Oldest Milky Way star

Only 500 million years after the Big Bang, a star was born that would later be part of globular cluster NGC 6397, 7200 light years from Earth, which contains of around 400 000 stars. This star, perhaps not the oldest in the galaxy, is the oldest one so far observed in the Milky Way galaxy: about 13.2 billion years old. That’s January 14th for those following the Cosmic Calendar. Celebrate the birth of this early-starting star, HE 1523-0901, by getting up just after dawn on Monday.

Note that the galaxy itself didn’t start to form from these early stars (and various other bits and bobs) until between 6.5 and 10.1 billion years ago – no earlier than April 6th in our Cosmic Calendar.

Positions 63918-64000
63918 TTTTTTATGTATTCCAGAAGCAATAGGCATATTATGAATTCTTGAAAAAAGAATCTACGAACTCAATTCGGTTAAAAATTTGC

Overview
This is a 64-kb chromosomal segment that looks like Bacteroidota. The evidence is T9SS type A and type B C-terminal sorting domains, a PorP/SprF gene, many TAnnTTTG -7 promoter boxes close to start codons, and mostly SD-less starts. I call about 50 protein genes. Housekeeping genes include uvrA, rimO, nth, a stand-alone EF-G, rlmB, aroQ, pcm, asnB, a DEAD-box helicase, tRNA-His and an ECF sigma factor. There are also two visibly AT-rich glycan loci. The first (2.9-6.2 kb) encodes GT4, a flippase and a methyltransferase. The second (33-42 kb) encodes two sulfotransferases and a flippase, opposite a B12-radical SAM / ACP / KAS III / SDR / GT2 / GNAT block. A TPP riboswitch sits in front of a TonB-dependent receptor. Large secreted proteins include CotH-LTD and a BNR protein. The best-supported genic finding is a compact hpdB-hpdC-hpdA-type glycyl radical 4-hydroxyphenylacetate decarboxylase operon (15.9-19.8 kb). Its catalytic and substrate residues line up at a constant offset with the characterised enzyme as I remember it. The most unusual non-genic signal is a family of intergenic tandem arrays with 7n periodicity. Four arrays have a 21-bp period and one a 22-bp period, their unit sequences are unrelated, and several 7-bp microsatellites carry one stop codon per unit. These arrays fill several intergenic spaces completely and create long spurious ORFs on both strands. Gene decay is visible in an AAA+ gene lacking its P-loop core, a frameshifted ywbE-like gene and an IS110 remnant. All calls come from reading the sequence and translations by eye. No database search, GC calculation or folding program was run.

I would like to appeal to any experts or students in astrophysics or cosmic evolution to help me populate this sparse end of the Cosmic Calendar with interesting events in the early universe. For now, I’m digging up the occasional tidbit from Wikipedia with my own meagre understanding of the cosmos – a more systematic set of dates would be very welcome.


One Response to “Oldest Milky Way star”

  1. Cosmic birthday: HE 1523-0901 « Friendly Humanist Says:

    […] mentioned HE 1523-0901 before, but that’s the beauty of birthdays:  you can celebrate them anew each […]

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